Woodtype Meets Swiss Style in Sharp Grotesk, a New Font Superfamily

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Inspired in equal parts by 19th-century woodtype and Adrian Frutiger’s Swiss styling, Sharp Type Co’s latest neo-grotesk font superfamily offers a sweeping array of styles and weights for vast design flexibility.


Sharp Grotesk’s origins date back to 2010, when typeface designer and digital foundry head Lucas Sharp was still a draftsman at Darden Studio. There, Sharp studied Adrian Frutiger’s process and work while honing his own style. “I don’t think that there is a single designer that the san serif genre of my work is influenced by more than Frutiger’s,” Sharp says.

Officially released in 2016 with the help of Wei Huang, Greg Gazdowicz, Chantra Malee and Octavio Pardo, Sharp Grotesk also drew influence from the works collected by Rob Roy Kelly in “American Wood Type: 1828-1900.”

“It was me exploring the aesthetics of wood type and trying to make something more utilitarian out of it, using the design-rationale and technical approach Frutiger laid out in Univers,” Sharp says. #gallery-2 { margin: auto; } #gallery-2 .gallery-item { float: left; margin-top: 10px; text-align: center; width: 33%; } #gallery-2 img { border: 2px solid #cfcfcf; } #gallery-2 .gallery-caption { margin-left: 0; } /* see gallery_shortcode() in wp-includes/media.php */

Echoing Frutiger’s highly technical design process, Sharp approached the typeface mathematically. What began as lettering for a hand-drawn poster expanded to a font superfamily, comprised of 21 numbered widths—five through 25—and seven weights, for optimal flexibility. Its numeric font naming system facilitates the endless possibilities for utilizing Sharp Grotesk’s 249 different styles. Users might start with the standard 20 width for basic utility, or experiment more dramatically with the vast 25s, ultra-narrow 05s, razorlike Thins and intense Blacks.

“It’s a hallmark of my work to be stupidly complete,” Sharp says. “I wanted the designer to be able to choose between very minute differences in width for the purposes of creating the perfect layout.”


It also includes ink traps—an unusual feature for a woodtype-inspired face—which help optimize the different optical sizes for better definition on-screen, especially in its extremes.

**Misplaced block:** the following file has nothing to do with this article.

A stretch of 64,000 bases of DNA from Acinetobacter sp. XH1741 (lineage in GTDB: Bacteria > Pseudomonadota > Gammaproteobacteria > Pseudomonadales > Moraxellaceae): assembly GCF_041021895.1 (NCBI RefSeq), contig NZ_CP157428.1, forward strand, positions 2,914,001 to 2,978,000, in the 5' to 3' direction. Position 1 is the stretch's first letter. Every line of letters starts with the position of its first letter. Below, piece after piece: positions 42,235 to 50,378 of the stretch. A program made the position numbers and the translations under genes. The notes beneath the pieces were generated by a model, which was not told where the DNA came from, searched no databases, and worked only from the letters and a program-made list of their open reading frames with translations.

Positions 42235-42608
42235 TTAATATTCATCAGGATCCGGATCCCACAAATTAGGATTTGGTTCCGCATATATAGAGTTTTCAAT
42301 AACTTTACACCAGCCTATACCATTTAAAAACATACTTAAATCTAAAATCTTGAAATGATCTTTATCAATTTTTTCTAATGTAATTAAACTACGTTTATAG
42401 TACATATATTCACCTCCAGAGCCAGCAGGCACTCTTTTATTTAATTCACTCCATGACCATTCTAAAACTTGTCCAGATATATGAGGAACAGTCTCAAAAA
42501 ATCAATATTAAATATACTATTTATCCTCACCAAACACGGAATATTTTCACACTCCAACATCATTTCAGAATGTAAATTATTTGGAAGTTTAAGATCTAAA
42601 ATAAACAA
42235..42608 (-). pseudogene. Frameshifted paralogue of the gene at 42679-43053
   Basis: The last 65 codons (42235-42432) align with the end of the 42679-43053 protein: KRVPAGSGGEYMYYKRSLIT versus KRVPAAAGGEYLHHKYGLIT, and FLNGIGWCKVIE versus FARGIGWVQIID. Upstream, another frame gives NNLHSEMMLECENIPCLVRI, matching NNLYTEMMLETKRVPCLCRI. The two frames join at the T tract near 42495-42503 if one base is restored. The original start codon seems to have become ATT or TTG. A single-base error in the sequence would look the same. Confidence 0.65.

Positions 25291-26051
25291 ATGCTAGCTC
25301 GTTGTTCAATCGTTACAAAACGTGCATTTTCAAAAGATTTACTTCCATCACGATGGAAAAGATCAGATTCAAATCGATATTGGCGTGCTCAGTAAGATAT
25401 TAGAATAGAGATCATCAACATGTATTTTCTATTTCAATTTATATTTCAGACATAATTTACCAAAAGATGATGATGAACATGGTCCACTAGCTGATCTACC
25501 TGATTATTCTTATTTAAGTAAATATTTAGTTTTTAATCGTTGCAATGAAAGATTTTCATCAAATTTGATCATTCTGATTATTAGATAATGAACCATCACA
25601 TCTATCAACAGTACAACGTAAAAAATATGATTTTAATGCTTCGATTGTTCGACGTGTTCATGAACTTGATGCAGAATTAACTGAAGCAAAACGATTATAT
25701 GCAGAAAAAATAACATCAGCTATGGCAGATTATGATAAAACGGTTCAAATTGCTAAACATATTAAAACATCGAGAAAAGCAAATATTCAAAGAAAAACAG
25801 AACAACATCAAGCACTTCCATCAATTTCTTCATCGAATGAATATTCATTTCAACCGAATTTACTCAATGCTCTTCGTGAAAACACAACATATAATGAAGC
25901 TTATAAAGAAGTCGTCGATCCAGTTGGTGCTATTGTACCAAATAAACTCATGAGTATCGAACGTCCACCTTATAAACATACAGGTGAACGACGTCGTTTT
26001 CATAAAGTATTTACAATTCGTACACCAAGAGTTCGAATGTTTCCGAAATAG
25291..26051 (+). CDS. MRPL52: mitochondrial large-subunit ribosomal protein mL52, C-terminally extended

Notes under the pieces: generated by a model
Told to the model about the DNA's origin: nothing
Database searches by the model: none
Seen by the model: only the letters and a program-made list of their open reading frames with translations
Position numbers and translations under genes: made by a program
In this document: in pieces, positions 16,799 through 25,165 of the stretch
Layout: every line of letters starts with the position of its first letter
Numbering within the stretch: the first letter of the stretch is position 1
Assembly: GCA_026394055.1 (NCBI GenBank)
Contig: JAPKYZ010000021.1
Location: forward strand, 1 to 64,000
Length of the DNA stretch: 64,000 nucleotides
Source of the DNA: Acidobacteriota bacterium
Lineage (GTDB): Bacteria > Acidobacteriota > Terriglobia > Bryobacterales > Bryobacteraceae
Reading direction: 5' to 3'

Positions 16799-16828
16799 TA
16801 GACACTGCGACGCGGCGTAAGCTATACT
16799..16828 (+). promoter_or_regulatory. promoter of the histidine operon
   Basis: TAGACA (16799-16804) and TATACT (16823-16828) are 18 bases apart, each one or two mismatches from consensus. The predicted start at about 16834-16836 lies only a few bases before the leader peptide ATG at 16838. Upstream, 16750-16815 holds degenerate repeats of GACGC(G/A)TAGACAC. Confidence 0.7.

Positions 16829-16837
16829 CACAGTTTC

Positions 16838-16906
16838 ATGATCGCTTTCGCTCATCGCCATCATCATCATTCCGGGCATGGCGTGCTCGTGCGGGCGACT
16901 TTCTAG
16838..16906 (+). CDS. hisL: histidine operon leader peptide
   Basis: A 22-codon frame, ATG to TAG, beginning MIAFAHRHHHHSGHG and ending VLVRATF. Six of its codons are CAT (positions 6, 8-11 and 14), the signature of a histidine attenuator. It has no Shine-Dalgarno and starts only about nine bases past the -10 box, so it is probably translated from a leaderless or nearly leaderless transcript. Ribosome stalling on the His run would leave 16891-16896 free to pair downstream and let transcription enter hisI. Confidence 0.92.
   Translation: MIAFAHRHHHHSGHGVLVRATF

Sharp Grotesk hasn’t yet been released as a variable font, but Sharp says it’s in the works. That said, “I’m happy we released it at is because it will take so long for [variable font formats] to see wide adoption,” he adds.

Although the typeface undeniably pays homage to Frutiger’s process, Sharp emphasizes that his work is not a direct evolution of the source material. Instead, it’s an amalgam of his studies in a particular genre.


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“Many foundries espouse a lot of the historical connection and inspirations and wax poetic about the lineage,” he says. “We put less emphasis on that, because, although we fully recognize that we stand on the shoulders of giants, we feel that too much history and convention can restrict the creative process. I make it a point not to look at direct source material when working on something like a grotesk or a geometric sans in order to keep the process organic.”


Sharp Grotesk’s first high-profile appearance is with La Reppublica, an Italian newspaper featuring a new redesign and art direction by renowned editorial designer Francesco Franchi. Franchi selected Sharp’s font family for use as the key display fonts in La Reppublica’s new magazine Robinson.

In the future, Sharp hopes designers will leverage pharp Grotesk Print or digital that require fitting large amounts of text into a pre-confined space—poster series, menu designs, catalogs, newspapers. “The middle widths of Sharp Grotesk could replace Helvetica if you are tired of the same old boring stuff, and the extremes of width and weight offer a wi
de range of voices,” Sharp says. “I do hope that designers use the crazy range of widths to do some sweet posters.”

Learn more about Sharp Grotesk and more typefaces from Sharp Type Co at sharptype.co.